The present study aimed to identify the conditions necessary to effectively promote transfer of learning in an evidence-based life skill education program to different health behaviors. The use of the Delphi method findings produced a consensus among experts in the health promotion area from both the educational and health sectors. The qualitative analysis demonstrated several key necessary conditions for the transfer of learning in a health promotion context and to define them in depth.

The study confirmed the importance of investigating the transfer of learning in the health promotion area. Future studies should focus on different life skill education programs to generalize results better. Moreover, new studies are needed to evaluate the concrete effectiveness of multi behavior life skill education programs and to verify the concrete transfer of learning from one domain to another. Other Delphi studies could analyze the differences between experts from the educational and health sectors. In this study, the authors decided to explore an integrative approach to reach consensus among different expert perspectives, but an investigation of the differences can also be useful to define effective collaborative strategies.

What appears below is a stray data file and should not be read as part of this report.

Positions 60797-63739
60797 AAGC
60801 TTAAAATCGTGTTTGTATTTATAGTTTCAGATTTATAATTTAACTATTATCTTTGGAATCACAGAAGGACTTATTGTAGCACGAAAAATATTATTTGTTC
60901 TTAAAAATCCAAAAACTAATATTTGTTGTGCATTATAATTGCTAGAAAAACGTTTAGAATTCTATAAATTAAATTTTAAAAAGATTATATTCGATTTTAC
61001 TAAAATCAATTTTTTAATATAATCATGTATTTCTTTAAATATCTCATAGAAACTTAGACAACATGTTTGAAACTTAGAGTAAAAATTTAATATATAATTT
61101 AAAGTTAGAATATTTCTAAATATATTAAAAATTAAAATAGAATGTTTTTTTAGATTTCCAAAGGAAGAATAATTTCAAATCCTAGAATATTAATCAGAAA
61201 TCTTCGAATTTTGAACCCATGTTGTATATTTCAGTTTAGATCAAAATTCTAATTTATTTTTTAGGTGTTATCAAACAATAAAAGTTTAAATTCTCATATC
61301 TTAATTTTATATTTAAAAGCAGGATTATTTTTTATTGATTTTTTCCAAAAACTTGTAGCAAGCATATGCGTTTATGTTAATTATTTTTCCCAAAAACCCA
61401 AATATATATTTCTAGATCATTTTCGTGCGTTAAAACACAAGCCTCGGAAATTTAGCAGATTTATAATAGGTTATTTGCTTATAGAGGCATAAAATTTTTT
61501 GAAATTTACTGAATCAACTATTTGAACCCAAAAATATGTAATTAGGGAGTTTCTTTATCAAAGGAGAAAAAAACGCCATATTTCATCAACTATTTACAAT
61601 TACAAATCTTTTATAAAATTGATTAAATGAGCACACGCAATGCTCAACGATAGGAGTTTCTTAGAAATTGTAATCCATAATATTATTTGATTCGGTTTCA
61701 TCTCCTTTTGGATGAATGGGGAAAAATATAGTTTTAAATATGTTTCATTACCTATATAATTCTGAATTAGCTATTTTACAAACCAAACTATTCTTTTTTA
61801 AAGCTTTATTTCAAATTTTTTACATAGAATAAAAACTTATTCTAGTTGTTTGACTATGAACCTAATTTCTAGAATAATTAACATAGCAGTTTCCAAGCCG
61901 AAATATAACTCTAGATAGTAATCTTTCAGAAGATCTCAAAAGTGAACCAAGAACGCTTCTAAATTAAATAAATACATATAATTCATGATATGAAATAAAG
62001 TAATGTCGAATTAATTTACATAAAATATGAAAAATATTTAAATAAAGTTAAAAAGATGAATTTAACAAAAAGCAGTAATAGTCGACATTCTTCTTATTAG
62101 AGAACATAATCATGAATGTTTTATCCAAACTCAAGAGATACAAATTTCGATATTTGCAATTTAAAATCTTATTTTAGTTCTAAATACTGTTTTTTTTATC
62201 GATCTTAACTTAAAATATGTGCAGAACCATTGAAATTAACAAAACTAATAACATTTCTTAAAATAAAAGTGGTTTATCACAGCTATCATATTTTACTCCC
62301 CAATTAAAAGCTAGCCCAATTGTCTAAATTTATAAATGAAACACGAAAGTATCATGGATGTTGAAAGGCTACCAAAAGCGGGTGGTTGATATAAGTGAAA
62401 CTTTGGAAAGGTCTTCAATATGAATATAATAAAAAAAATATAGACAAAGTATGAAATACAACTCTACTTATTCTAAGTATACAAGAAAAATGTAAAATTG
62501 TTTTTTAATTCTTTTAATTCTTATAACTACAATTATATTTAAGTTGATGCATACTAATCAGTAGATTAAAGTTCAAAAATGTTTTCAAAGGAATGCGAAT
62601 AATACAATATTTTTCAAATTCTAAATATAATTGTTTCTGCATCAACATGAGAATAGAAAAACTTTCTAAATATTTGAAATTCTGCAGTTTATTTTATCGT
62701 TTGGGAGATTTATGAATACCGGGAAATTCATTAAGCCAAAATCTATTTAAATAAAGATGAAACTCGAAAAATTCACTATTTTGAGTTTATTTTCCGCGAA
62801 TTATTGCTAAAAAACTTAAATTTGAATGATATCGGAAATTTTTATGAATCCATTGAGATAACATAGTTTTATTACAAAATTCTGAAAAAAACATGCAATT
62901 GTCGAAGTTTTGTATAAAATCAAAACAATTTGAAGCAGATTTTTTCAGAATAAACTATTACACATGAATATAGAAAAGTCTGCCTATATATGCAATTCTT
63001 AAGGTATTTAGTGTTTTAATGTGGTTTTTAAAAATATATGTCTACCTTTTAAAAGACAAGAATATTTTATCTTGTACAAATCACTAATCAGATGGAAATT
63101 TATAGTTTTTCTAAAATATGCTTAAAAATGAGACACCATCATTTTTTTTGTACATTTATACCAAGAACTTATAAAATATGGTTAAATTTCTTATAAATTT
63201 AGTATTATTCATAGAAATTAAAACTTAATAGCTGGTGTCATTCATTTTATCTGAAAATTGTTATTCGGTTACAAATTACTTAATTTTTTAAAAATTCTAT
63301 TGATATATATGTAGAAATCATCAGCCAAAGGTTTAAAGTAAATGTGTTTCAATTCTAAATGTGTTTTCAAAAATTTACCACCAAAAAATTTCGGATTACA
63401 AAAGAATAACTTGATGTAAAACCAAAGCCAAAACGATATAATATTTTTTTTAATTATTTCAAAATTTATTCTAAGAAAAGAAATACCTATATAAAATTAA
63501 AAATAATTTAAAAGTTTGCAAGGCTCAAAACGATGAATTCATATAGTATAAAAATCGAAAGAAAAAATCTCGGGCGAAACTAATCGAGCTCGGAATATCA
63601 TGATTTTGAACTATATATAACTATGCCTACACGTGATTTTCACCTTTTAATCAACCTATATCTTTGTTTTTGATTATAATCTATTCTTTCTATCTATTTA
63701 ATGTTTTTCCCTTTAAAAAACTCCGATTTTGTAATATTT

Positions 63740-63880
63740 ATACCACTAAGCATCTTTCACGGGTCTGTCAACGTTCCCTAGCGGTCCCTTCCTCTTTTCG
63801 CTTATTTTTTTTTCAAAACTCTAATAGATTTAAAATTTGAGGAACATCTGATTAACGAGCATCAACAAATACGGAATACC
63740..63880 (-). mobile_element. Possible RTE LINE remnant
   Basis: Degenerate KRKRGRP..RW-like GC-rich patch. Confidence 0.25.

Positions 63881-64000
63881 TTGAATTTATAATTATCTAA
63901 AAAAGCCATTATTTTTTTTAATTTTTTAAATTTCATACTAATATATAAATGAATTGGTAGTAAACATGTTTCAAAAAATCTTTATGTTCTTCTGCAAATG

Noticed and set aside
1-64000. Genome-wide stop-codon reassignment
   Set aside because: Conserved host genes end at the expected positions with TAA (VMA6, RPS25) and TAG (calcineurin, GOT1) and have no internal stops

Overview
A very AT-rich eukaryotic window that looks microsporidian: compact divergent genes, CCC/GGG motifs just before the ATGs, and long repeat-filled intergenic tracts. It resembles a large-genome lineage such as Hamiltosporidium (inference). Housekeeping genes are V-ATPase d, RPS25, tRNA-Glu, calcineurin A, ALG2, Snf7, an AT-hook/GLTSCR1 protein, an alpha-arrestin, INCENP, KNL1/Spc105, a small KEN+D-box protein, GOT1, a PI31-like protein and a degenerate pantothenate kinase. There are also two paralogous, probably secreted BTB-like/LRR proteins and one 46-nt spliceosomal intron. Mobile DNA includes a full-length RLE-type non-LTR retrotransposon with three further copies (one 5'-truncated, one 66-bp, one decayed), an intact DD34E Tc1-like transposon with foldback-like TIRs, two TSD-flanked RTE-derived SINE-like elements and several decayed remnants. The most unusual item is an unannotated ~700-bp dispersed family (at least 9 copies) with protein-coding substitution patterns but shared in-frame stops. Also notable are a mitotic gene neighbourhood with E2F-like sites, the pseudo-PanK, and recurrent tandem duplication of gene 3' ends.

The results have also practical implications. The identification of elements to facilitate the transfer of learning offers a solution to find a balance between the importance of applying skills to a particular topic to be effective and the need to reinforce young people in different areas of their development (48). The factors identified in this study can be used to adapt several life skill education programs to MHBC or to design new ones. The theories that underlie the LST program and the life skills targeted by it are also observed in many similar programs. Life skills programs, although more holistic in nature, also focus on knowledge, attitudes, and skills for each task or goal and these general principles are required for certain behavioral skills such as problem-solving. Moreover, the conditions identified are related to general teaching methods, curriculum definition, and school organization and could be adapted to the different programs. For example, most life skill education programs reinforce skills through specific tasks or analysis. A transfer of learning approach requires identifying general principles and rules, decontextualizing learning, and improving metacognition skills and mindful abstraction. The results of the study identified specific strategies to integrate these perspectives and practices.